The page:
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Venezuela

Venezuela's Congress claims 'coup' by Maduro government

Venezuela's opposition-led assembly has accused President Nicolas Maduro of subverting democracy. The declaration came on the heels of a nixed referendum on removing the unpopular leader from power.

Venezuela's legislature has proclaimed that the administration of President Nicolas Maduro carried out a coup when it blocked an attempt to hold a referendum on removing the unpopular Socialist president from power.

After calling an emergency meeting of Congress on Sunday, the opposition-run legislature declared a "break of constitutional order and the existence of a coup d'etat committed by the Nicolas Maduro regime," according to French news agency Agence France-Presse. They also promised to respond with mass protests and called on the international community to apply pressure to force the president to resign.

During the rowdy session, the legislature also vowed to put Maduro on trial. This was despite the fact that the country's Supreme Court is known to side with the president in a system that continually undermines the Congress, which is led by the center-right Mesa de la Unidad Democrática (MUD), or Democratic Unity Roundtable.

"It is a political and legal trial against President Nicolas Maduro to see what responsibility he has in the constitutional rupture that has broken democracy, human rights and the future of the country," said MUD leader Julio Borges before the session was interrupted by about 100 apparently pro-government protestors who stormed the chamber chanting "The Assembly will fall!"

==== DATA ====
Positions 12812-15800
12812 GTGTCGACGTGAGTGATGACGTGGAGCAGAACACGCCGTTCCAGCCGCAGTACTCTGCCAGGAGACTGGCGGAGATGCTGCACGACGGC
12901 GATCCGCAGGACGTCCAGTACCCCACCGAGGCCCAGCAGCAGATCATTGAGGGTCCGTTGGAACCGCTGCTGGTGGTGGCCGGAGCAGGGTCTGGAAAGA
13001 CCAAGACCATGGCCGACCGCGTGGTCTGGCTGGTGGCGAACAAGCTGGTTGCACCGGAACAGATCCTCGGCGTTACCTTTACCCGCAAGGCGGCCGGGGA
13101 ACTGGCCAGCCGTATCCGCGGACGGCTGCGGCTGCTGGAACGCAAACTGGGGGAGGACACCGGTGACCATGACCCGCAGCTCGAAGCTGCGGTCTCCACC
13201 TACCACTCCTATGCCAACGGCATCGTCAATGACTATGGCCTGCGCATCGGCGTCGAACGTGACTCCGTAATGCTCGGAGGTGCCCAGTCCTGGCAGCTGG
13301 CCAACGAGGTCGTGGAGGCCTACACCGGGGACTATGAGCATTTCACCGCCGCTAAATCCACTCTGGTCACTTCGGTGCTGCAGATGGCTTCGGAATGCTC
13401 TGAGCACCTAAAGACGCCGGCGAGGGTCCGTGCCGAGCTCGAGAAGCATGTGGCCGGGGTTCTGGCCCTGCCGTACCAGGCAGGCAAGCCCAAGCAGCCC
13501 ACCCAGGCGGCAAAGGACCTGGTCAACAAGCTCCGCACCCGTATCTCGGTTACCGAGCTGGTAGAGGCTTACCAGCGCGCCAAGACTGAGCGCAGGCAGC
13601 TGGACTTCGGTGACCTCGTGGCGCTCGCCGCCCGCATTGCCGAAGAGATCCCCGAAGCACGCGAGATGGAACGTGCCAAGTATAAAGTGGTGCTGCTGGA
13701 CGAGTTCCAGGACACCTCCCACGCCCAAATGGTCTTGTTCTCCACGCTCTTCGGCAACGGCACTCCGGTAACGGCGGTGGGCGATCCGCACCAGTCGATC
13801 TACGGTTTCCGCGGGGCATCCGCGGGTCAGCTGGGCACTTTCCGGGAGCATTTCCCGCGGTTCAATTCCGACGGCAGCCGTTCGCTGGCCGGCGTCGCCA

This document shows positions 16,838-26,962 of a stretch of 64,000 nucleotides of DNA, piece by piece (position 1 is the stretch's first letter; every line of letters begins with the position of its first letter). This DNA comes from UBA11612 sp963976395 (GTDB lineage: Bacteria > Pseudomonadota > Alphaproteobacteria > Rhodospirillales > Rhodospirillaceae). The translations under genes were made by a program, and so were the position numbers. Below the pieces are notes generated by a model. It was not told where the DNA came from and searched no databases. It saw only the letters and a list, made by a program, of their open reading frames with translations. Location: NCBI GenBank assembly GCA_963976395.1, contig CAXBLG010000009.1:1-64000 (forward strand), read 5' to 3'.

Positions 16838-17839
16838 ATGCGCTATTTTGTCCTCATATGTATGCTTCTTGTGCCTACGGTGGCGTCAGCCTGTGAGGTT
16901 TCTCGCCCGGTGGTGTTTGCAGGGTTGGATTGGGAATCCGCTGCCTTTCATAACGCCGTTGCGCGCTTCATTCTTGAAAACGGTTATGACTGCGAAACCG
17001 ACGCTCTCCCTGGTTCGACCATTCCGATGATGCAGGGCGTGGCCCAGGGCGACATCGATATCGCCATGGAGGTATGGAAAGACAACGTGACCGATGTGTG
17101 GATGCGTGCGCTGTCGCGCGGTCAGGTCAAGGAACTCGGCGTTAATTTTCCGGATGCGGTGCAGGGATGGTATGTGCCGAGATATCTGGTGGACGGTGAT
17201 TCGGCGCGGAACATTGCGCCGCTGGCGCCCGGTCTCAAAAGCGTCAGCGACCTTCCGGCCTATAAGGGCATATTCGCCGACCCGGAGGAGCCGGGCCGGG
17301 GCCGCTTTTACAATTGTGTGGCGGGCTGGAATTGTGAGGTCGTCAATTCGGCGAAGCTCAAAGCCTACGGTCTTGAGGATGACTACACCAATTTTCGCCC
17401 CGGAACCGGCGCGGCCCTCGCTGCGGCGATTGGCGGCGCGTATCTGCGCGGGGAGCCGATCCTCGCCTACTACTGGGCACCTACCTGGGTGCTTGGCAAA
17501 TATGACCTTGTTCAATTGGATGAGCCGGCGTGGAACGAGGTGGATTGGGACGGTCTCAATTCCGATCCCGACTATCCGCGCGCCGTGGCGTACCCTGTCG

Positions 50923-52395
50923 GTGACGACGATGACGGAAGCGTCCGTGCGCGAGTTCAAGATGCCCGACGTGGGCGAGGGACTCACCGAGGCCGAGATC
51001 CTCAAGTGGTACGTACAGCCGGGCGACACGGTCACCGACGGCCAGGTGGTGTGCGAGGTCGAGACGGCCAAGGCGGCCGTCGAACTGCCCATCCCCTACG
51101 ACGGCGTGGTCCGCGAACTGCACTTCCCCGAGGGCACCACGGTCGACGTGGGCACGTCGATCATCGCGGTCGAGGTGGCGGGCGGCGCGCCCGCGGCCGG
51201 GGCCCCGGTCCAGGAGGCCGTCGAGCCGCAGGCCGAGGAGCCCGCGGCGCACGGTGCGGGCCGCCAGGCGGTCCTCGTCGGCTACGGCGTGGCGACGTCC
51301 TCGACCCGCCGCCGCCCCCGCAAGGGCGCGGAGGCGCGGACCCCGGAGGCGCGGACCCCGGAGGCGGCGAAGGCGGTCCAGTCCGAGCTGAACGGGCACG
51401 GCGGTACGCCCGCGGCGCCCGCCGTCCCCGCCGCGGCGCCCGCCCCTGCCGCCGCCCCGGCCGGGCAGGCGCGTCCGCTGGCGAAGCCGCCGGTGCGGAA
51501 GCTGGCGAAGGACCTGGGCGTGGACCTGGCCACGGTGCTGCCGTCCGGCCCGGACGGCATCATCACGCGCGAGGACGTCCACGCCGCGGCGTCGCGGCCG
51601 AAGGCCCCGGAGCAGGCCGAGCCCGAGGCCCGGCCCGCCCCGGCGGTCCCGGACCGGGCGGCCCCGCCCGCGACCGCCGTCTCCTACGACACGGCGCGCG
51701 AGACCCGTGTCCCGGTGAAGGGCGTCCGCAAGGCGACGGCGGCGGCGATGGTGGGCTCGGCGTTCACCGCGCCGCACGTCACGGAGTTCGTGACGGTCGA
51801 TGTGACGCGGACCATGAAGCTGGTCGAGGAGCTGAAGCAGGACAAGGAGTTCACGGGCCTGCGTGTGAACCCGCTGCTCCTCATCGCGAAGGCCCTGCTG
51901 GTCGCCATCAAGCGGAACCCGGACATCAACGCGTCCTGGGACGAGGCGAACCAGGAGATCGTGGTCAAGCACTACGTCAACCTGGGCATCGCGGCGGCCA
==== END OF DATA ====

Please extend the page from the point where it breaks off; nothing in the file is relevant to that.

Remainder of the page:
"The fact that lawmakers elected by 7.5 million people were silenced by 300 thugs sums up the situation better than any speech could," said MUD spokesman Jesus Torrealba after the protestors were led out of the building.

The volatile session also saw opposition leaders compare Maduro and the 17 years of Socialist rule to Chilean dictator Augusto Pinochet.

Fears of increasing instability

Discontent with the Maduro government has been mounting as the country sees itself plunging further into economic chaos despite vast oil reserves. However, many Venezuelans are uncomfortable with a referendum against the president as they fear increasing instability and violence, should he be removed from power.

Socialist lawmakers have also accused the opposition of forging signatures in order to pass the referendum motion. They further charge that MUD is trying to get hold of the country's oil for themselves.

es/cmk (AP, AFP)

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